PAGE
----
A Fife councillor has been sanctioned for calling a convicted stalker a bully during a committee meeting.
David MacDiarmid was suspended from Fife Council’s regulation and licensing committee for two months by the Standards Commision for Scotland.
After a public hearing in Fife House, Glenrothes, an SCS panel found he had breached the councillors’ code of conduct by making remarks of a personal, offensive or insulting nature.
Mr MacDiarmid, 65, SNP councillor for the Howe of Fife and Tay Coast, was said to have called the taxi driver a bully to women and children and questioned why any woman would marry him as his application to extend his licence was refused in December 2015.
A sheriff later overturned the committee’s decision and granted the licence, stating that his comments were “tainted with prejudice and bias”.
SCS panel chair Michael McCormick said Mr MacDiarmid “should have known the importance of not only acting fairly but being seen to act fairly when dealing with decisions that were either quasi-judicial or regulatory in nature” and his conduct “had the potential to bring the council into public disrepute”.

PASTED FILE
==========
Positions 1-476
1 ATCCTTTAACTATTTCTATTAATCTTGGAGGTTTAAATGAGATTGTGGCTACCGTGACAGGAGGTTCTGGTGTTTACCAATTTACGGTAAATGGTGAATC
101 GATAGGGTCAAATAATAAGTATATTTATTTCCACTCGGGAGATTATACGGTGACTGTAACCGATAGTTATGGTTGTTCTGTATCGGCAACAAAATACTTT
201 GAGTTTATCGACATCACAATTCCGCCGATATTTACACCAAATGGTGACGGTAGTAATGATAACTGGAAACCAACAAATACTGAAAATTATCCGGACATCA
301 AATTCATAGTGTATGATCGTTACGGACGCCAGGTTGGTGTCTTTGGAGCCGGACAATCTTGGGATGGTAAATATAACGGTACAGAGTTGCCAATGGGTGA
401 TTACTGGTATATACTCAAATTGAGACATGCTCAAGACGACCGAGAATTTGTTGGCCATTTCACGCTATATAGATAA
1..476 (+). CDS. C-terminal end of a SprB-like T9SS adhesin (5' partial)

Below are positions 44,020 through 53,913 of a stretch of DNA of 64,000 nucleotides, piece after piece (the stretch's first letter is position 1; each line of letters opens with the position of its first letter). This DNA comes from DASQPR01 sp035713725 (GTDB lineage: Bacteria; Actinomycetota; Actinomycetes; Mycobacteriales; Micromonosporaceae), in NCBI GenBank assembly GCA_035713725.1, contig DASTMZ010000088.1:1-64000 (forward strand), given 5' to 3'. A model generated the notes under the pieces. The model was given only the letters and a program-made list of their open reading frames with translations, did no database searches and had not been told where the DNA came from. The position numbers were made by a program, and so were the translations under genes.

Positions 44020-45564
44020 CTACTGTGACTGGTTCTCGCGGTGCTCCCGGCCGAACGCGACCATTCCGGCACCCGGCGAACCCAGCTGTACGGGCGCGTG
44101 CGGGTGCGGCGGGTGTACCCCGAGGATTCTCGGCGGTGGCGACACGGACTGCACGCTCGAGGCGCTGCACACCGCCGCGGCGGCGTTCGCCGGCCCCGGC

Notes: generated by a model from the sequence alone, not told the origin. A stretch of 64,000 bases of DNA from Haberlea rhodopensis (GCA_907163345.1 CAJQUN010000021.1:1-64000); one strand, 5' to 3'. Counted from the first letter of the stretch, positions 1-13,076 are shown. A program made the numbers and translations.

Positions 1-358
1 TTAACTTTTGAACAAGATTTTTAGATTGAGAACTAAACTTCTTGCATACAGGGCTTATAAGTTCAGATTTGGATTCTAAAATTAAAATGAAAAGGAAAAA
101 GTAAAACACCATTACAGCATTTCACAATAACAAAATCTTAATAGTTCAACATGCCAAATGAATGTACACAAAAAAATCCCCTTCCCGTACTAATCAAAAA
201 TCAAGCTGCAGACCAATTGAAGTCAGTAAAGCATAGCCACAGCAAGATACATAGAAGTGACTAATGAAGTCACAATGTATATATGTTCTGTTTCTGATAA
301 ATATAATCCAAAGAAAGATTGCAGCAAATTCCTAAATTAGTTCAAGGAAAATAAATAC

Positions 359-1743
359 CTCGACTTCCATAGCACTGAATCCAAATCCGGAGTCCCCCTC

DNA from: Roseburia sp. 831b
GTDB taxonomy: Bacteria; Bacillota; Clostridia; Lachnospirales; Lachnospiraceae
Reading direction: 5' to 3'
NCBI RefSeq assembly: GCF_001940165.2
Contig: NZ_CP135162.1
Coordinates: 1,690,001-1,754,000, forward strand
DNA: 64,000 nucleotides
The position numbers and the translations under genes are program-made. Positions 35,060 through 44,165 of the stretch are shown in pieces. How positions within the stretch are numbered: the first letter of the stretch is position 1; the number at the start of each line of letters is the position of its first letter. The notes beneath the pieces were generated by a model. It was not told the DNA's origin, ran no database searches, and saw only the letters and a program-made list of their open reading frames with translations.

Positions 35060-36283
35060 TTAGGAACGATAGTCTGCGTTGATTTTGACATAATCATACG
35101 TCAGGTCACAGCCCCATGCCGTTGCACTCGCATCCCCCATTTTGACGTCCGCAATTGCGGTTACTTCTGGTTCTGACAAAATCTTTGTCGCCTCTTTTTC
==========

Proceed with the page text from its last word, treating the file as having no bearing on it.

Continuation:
A police report presented to the committee, on which Mr MacDiarmid sits, outlined the 2012 conviction and two historical criminal allegations against the driver.
An investigation was conducted by the Commissioner for Ethical Standards in Public Life in Scotland after a complaint was lodged in August last year.
Claire Gilmore, for the ethical standards commissioner, told the panel: “The complainer attended this hearing as a member of the public, he was not a fellow councillor engaged in heated debate. He was entitled as a member of the public to be treated with courtesy and respect”.
She also said comments about his attractiveness as a husband did not relate to his “suitability to drive a taxi or to the safety of the public”.
Mr MacDiarmid’s counsel Hugh Olsen said the police report about the complainer referred to “controlling and abusive” behaviour and use of the word “bully” was “quite mild”.
He said: “If it seems that this is a fair way of characterising the comments of that letter then it was perfectly fair for that interpretation to be put to (the complainer) to give him the opportunity to respond.”
Mr Olsen also claimed Mr MacDiarmid had been denied a fair hearing by the delay in the complaint being made, as he was unable to recall the words to defend himself.
However, the SCS concluded it was reasonable for the complainer to await the outcome of his court appeal.
Giving evidence Mr MacDiarmid accepted the words had been recorded by a committee administrator and council solicitor but said he could not remember saying them.
When asked if he recalled ever making gratuitous or insulting comments to licence applicants, he said: “No, I don’t think I would have been a councillor for 11 years if I conducted myself in that manner.”
He also said reading the words attributed to him was “like reading someone else’s statement”.